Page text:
The Bikes

For our West Africa expedition we chose Honda Africa Twins – awesome bikes, genuinely comfortable and immensely capable, but also physically immense and heavy.  Like planets are heavy.  This made them hard work where the going was tough, and this in turn shaped the trip to an extent.  We did improve in our handling of the bikes on poor roads as the trip progressed but generally we stuck to paved roads or good dirt roads where possible, where the big Hondas were in their element.  If you’ve never lolloped along a fast open dirt road on a big-bore über-trailie, you really should try it – it’s a lot of fun.

For this trip however, we wanted to try something new – partly for the new challenge of using smaller lighter bikes and partly for the more challenging terrain we’d be able to tackle on them.  Whilst they won’t be as comfortable or capable on the blacktop, we should reap the benefits in the gnarly bits – and the character of the trip will be quite different as a result.

Early contenders were the KTM 690 Enduro and BMW G650 X-Challenge, and whilst Ed commuted on an XT660R for a while he never really fell for it.  The KTM was deemed a great bike but perhaps a bit fragile, and the X-Challenge would have made a great choice if a) they still made them, or b) they’d ever sold any of them.  As it was, finding one for sale was proving to be far more of a Challenge than the Bavarian exec responsible for the name had ever imagined.

Ed was first to select a bike for the trip, setting the bar high by selecting the Yamaha WR250R – a very modern and beautifully miniaturised machine launched new in 2008.  Fuel injected and aluminium-framed, the WR is a great example of what a modern trail bike should look like.  And if you’re going for small bikes, you might as well do it properly.

Dan liked the modernity of the WR, but was drawn to the easier availability of special parts for the more established Suzuki DR-Z 400 range.  By contrast, the DR-Z was launched over a decade ago and was developed from the DR350 of the middle ages.  It is heavier and a bit more dated, but has earned a great reputation for reliability and hence as a lightweight travel bike.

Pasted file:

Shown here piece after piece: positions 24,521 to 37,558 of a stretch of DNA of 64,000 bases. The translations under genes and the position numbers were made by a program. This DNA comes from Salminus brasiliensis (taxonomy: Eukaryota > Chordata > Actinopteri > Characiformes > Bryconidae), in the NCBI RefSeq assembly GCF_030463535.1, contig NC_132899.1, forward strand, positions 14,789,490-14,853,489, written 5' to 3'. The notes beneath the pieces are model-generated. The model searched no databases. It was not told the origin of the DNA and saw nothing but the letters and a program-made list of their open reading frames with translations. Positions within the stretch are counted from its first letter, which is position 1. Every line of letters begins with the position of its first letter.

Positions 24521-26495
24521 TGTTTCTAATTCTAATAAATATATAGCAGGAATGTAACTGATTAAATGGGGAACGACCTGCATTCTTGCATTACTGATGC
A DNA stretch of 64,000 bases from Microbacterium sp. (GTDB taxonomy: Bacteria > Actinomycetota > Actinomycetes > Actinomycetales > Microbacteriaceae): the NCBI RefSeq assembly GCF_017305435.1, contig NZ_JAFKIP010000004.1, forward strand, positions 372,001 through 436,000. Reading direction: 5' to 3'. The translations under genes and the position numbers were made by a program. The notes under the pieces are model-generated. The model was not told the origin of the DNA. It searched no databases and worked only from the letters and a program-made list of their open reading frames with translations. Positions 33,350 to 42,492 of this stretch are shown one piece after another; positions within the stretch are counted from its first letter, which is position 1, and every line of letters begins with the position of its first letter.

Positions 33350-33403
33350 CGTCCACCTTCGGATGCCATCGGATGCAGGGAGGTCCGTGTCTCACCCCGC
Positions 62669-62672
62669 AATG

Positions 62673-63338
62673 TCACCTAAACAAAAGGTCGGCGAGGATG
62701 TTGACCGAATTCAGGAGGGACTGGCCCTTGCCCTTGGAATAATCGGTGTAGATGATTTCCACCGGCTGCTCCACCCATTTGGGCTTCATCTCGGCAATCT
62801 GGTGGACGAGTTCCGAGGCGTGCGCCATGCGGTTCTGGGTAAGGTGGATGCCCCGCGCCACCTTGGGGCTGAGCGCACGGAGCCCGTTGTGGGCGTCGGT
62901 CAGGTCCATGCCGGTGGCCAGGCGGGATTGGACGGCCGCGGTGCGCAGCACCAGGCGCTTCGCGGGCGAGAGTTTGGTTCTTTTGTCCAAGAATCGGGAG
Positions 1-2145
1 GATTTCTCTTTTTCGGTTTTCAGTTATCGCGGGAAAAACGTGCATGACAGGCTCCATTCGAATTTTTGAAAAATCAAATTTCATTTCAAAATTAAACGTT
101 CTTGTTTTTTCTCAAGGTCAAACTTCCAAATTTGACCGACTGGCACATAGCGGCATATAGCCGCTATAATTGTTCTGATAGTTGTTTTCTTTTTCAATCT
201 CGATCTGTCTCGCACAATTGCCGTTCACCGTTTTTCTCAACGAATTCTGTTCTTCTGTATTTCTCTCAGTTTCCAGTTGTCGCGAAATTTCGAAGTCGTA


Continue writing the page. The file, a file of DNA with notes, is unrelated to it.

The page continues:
Dan can make as many jokes as he likes about Ed’s toy 250, but the fact is that a mere 150 extra cee-cees hauling his own not inconsiderable ass up a Pamir mountain may not be enough to keep up…

Let’s be clear – it’s perfectly possible to pick any bike you like and take it travelling, modified or bog stock standard.  It’ll just be easier or more fun on various sorts of roads depending on what you choose to ride and what you choose to do to it first.  It just so happens that there’s a bit of specials builder in both of us, so neither bike has remained standard.  Click on a link below for the mod-fest geek out.

Dan’s DR-ZEd’s WR

3 Responses to The Bikes

  1. Adrian Alsop says:

    Hi ..

    I am riding my KLx 250 to mongolia in August 2013, straight across to Ukraine Russia Mongolia – then back the long way, via turkey .

    I am traveling solo … any advice would be appreciated.

    Cheers Adrian

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